Next week I will be presenting a poster at the useR!2017 conference in Brussels.
My topic is Ranking influential communities in networks. Using a large dataset of citations from the Web of Science, we grouped academic journals into communities based on their citation behaviour. These communities closely correspond to recognisable research fields, so I was able to label them.
We then modelled the flow of influence within and between these communities. A journal having a high influence score means it tends to receive more citations than it gives out when interacting with other influential journals.
Statistics comes second in the inter-field ranking (after economics). We all know how cool statistics is, so the model must be right.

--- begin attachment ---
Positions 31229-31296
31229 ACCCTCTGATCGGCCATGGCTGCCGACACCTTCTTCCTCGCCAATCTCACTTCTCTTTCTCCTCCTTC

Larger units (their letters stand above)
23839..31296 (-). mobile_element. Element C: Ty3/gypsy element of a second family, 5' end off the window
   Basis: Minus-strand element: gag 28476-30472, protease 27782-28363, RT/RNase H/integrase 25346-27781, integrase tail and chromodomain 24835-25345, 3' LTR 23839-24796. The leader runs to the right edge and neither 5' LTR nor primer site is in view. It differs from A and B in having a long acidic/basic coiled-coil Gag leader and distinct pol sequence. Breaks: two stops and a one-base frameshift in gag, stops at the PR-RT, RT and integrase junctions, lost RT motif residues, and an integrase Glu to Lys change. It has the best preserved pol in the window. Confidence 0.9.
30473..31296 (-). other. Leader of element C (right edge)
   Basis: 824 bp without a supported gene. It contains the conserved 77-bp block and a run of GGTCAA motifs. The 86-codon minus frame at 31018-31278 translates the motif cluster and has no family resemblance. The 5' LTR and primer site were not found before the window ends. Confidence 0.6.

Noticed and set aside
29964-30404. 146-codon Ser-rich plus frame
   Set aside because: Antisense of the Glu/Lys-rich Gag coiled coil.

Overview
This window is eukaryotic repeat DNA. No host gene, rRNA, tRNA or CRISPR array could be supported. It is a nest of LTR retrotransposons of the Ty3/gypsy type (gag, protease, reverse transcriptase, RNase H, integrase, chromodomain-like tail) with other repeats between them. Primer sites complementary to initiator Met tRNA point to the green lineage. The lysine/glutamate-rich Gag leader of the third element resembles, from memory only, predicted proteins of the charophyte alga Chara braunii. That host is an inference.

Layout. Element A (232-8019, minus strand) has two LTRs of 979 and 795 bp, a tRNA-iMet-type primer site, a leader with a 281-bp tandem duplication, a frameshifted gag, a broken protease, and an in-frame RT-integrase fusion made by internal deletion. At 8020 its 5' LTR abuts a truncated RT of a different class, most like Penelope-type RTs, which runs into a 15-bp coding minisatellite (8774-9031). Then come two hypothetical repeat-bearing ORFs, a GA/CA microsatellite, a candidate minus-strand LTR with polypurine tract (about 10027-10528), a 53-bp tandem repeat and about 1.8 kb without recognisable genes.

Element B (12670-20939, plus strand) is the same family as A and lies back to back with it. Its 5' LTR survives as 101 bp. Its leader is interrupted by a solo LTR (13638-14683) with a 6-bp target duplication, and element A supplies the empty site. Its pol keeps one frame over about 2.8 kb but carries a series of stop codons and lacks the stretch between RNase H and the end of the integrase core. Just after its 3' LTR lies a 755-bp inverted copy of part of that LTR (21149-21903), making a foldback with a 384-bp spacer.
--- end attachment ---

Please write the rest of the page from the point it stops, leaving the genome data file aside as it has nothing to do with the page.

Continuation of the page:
Here is a preview. You can download the full PDF on the conference web site.
The poster is mostly reproducible: the full R source code for the analysis is available on GitHub, as is the Scribus file that generated the poster itself. I say ‘mostly’ because the code is open but unfortunately the raw data is not.
In a maximally reproducible workflow, we could even consider designing the entire poster with Markdown. An idea for a future R package, perhaps?